Interview: Bill Furniss, Rebecca Adlington’s coach

Bill Furniss, Rebecca Adlington's coach

Just what goes into producing a top, world record breaking Olympic swimmer ?
Goggleblog‘s Chris Price was put through his paces with Rebecca Adlington’s coach, Bill Furniss, to find out….


How representative was the training session I’ve just done compared with what you do with Rebecca Adlington?

It’s just a little taster really. The fundamentals are the same, it’s just the amount of swimming that is different.

So how many hours does Rebecca train in the pool each week?

Rebecca does 20 hours a week, 10 two hour sessions. She swims up to 80 kilometres a week and on top of that she does three gym sessions. It’s a pretty hard lifestyle.

How important is the gym workout?

It’s really for core strength and stability as well as injury prevention. Rebecca’s a distance swimmer so we don’t do a lot of power work. She doesn’t do any heavy lifting. There’s more circuits and muscle endurance.

At what age did you recognise that Rebecca was such a huge talent?

Around 12 years of age. She’s always had a tenacity about her training and a desire to do things well. She’s a perfectionist and even at the age of 12 you could see that. She wanted it very badly and was prepared to work very hard. We could see she had great feel and good technique – she was a bit rough around the edges, a bit raw, but with the attitude she had we fast tracked her.

It does seem that we are getting some good swimmers through. What do you think our chances are for the 2012 Olympics?

Yes, I’m pretty excited.  We’ve got some great swimmers. Not just Rebecca, but Jo Jackson, Liam Tancock, Fran Halsall, Elizabeth Simmonds. The list goes on. We have quite a few medal prospects. That being said it’s not easy to win a medal. We will be going into those games with a lot of opportunities and the more opportunities the more medal chances.

Do you think we’d do much better if we had more 50m pools where people could train?

I like 50m pools and would like more of them. The facility argument is very important, but I think as important, if not more important, is to have good coach/swimmer relationships. If you have good coaches working with good swimmers in good pool time then that’s the critical thing. Ideally that pool time is 50m, but don’t think that if you haven’t got a 50m pool you can’t become an Olympic champion. Rebecca proved you can. She does most of her swimming in a short course pool.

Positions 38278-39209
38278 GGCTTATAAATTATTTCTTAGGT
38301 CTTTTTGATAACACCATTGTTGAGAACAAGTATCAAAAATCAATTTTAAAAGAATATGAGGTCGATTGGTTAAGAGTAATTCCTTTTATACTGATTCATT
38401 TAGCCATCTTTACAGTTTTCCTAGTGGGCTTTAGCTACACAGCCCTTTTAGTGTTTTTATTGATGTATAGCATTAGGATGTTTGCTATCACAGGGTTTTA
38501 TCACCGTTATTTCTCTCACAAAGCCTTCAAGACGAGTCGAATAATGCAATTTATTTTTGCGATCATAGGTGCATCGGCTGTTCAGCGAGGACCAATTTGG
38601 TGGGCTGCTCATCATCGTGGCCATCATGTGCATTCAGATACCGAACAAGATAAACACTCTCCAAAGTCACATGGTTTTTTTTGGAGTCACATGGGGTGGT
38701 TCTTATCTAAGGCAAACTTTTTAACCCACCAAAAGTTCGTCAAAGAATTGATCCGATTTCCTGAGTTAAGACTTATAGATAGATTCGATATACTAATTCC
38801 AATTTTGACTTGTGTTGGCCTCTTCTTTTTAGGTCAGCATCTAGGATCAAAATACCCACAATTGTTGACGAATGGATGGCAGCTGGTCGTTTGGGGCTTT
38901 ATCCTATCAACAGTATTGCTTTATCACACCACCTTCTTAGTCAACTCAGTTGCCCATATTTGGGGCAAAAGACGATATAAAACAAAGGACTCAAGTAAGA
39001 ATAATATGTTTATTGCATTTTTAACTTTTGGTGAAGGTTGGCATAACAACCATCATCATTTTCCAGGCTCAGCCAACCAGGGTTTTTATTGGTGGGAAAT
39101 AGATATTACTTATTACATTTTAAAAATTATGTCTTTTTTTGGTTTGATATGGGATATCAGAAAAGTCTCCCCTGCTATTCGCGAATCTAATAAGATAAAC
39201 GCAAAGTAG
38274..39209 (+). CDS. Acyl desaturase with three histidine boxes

Do you have to be so determined even as young as 12 to make it as an Olympic champion?

There are some people who come through quite late. What I would say to most age group swimmers is don’t worry if at the age of 15, 16, 17 if you are not one of the very best. People improve at different rates and maturation has a lot to do with it. Boys are definitely later than girls coming through and at a young age the limiting factor is technique so what I would say to young swimmers is concentrate on improving your technique, improving your skills as well as your fitness. By the age of 18 it is usually a much more level playing field.

Coach Bill Furniss gives Goggleblog's Chris Price a few invaluable tips

Coach Bill Furniss gives Goggleblog's Chris Price a few invaluable tips

What are the main faults you identify with ordinary swimmers? What do they typically get wrong?

People tend to focus on effort rather than technique. I’m not saying I don’t want swimmers to work very hard. I do. But it’s counterproductive if you are working very hard with poor technique. The main four things around technique, especially on freestyle, are a very good six beat kick, nice and low breathing action, stroke length and relaxation.

Bill Furniss is a Speedo coach. For more information go to Speedo’s website